I cannot not point out the differences in work culture that exists between the US and India, or for that matter any two countries (or even industry). As such, what would be the factor that would equate us to one another? How would the adcoms create the ‘level-playing-field’ to judge the applicants? Honestly, I don’t think there is such a thing called the ‘universal-level-playing-field’ in the minds of the adcoms. They are obviously (and hopefully) aware of the glaring differences within the pools and know that a one-size-fits-all policy will not work. This is where (and why) I believe the adcoms will create the sub-fields – small level-playing-fields for small groups of applicants who are relatively similarly profiled.

      So, the rarer one is, the better his chances?

      Between the Old and the New.

      June 13, 2009

      The DU admissions took up most of this week. There were campus visits, college visits — all to pick up and deposit forms on behalf of my younger brother who is getting ready to start college this year. Naturally, the GMAT prep took a substantial hit — not only because of the time spent on travelling and planning and discussing, but also because I was too tired after a day of running about in the heat, and then attending office, to sit with any prep materials.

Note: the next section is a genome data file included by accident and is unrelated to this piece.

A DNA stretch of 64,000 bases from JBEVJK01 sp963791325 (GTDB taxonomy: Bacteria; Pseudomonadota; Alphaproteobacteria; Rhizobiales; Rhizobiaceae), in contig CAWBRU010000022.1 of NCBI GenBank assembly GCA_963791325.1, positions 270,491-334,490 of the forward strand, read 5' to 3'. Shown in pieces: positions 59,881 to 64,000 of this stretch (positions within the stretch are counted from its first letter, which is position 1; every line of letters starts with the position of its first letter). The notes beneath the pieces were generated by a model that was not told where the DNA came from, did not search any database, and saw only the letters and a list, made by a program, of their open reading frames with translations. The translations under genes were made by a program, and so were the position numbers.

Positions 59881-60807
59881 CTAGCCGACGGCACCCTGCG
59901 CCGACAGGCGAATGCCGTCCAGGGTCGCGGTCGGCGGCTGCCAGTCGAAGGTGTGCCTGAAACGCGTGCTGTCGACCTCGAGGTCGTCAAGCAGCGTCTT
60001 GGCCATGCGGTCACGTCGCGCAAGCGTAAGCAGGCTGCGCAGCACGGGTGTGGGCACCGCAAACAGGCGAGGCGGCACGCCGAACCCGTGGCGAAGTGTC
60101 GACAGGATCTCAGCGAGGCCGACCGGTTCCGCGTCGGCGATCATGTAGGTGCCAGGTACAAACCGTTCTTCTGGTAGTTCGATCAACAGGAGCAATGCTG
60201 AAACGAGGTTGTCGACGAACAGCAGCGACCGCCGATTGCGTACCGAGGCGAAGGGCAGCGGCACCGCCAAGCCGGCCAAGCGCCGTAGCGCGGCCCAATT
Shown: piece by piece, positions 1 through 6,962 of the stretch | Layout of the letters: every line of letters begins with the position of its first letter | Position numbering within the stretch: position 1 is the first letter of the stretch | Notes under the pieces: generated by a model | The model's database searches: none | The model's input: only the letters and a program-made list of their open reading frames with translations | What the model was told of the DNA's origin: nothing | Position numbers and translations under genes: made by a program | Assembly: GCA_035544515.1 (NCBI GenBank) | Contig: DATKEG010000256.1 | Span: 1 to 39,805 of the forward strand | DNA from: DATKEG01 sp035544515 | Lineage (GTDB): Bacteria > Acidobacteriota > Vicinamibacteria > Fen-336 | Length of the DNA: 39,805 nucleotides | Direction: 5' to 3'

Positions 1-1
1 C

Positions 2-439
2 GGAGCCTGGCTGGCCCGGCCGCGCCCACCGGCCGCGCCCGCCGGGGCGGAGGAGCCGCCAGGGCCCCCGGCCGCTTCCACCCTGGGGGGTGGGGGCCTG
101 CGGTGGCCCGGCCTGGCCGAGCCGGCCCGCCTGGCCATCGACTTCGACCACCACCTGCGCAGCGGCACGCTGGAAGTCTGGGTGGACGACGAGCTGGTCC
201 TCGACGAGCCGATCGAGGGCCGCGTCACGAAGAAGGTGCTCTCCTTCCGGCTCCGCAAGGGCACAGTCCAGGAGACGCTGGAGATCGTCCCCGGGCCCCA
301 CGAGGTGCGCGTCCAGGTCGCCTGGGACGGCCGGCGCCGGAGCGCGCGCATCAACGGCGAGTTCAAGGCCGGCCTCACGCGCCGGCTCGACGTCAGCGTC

If one were to visit North Campus — one of the two campuses of DU, and clearly the most sought after location for students — one will certainly be necessitated to visit St Stephens College and Ramjas College which form two out of the three constituent colleges of DU. The difference in attitude in these two colleges, even though both lie in very close proximity to each other, are remarkable.

      St Stephens College feels old-world. It had maintained its old student’s desks, black-boards, architecture, notice-boards and classrooms with veneration. The red-brick architecture, which is almost eighty years old, has been expanded only slightly over the years, and that too in sync with the present style. There’s a sense of pervading nostalgia throughout St Stephens which is oddly comfortable.

      Ramjas College, on the other hand, is avant-garde. While almost as old as St Stephens, Ramjas prides itself on modernity and in-your-face high technology. Digital notice boards, Wifi campus, state-of-the-art canteen (housing an MF Hussain print at one point of time), fully air-conditioned auditorium, dedicated seminar room with Jamo-Denon audio system and LCD projectors, black-boardless class-rooms, eccentric mosaics etc. is the norm at Ramjas. There is a constant ripping out of the old and ushering in the new there.